Security Level 3 requires identity-based authentication mechanisms, enhancing the security provided by the role-based authentication mechanisms specified for Security Level 2. A cryptographic module authenticates the identity of an operator and verifies that the identified operator is authorized to assume a specific role and perform a corresponding set of services.
Security Level 3 requires the entry or output of plaintext CSPs (including the entry or output of plaintext CSPs using split knowledge procedures) be performed using ports that are physically separated from other ports, or interfaces that are logically separated using a trusted path from other interfaces. Plaintext CSPs may be entered into or output from the cryptographic module in encrypted form (in which case they may travel through enclosing or intervening systems).
Security Level 3 allows the software and firmware components of a cryptographic module to be executed on a general purpose computing system using an operating system that
- meets the functional requirements specified in the PPs listed in Annex B with the additional functional requirement of a Trusted Path (FTP__TRP.1) and
- is evaluated at the CC evaluation assurance level EAL3 (or higher) with the additional assurance requirement of an Informal Target of Evaluation (TOE) Security Policy Model (ADV_SPM.1).
An equivalent evaluated trusted operating system may be used. The implementation of a trusted path protects plaintext CSPs and the software and firmware components of the cryptographic module from other untrusted software or firmware that may be executing on the system.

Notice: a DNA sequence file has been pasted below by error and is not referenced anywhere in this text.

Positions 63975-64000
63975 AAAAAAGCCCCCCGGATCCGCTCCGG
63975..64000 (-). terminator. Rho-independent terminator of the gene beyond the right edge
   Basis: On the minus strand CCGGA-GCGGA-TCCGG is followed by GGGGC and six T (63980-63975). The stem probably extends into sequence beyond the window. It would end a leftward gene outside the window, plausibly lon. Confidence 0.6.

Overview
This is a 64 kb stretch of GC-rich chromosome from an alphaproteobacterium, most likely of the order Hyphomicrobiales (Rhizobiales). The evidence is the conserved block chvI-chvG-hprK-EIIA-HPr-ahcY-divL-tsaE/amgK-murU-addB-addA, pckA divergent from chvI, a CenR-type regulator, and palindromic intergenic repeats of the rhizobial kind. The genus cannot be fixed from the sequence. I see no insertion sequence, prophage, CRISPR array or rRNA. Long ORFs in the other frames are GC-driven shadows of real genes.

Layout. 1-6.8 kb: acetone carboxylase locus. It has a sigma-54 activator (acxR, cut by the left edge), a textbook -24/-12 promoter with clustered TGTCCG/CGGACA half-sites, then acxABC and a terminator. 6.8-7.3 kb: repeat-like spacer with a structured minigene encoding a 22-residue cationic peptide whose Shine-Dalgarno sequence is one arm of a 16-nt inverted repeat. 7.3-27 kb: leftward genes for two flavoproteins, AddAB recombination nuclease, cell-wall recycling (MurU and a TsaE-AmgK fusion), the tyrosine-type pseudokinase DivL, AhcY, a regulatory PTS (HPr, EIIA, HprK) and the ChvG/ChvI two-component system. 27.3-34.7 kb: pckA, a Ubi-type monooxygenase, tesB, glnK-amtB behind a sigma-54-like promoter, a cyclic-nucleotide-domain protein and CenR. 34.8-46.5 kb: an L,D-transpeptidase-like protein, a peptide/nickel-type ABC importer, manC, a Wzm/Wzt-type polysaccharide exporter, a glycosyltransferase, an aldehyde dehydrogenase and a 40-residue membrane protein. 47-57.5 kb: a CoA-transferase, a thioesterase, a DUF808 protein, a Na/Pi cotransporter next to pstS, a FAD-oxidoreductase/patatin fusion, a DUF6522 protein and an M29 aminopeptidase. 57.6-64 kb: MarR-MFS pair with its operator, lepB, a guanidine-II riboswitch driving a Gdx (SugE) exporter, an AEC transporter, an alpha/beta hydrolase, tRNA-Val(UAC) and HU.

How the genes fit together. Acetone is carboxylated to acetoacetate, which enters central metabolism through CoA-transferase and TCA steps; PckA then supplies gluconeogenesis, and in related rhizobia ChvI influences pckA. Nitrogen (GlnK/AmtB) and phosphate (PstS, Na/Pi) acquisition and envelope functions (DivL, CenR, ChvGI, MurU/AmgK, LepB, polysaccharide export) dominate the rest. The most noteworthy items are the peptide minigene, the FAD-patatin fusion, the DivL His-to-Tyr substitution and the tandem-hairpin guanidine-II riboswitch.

Security Level 4
Security Level 4 provides the highest level of security defined in this standard. At this security level, the physical security mechanisms provide a complete envelope of protection around the cryptographic module with the intent of detecting and responding to all unauthorized attempts at physical access. Penetration of the cryptographic module enclosure from any direction has a very high probability of being detected, resulting in the immediate zeroization of all plaintext CSPs. Security Level 4 cryptographic modules are useful for operation in physically unprotected environments.
Security Level 4 also protects a cryptographic module against a security compromise due to environmental conditions or fluctuations outside of the module's normal operating ranges for voltage and temperature. Intentional excursions beyond the normal operating ranges may be used by an attacker to thwart a cryptographic module's defenses. A cryptographic module is required to either include special environmental protection features designed to detect fluctuations and zeroize CSPs, or to undergo rigorous environmental failure testing to provide a reasonable assurance that the module will not be affected by fluctuations outside of the normal operating range in a manner that can compromise the security of the module.
Security Level 4 allows the software and firmware components of a cryptographic module to be executed on a general purpose computing system using an operating system that
- meets the functional requirements specified for Security Level 3 and
- is evaluated at the CC evaluation assurance level EAL4 (or higher).
An equivalent evaluated trusted operating system may be used.
Source :FEDERAL INFORMATION PROCESSING STANDARDS PUBLICATION "SECURITY REQUIREMENTS FOR CRYPTOGRAPHIC MODULES"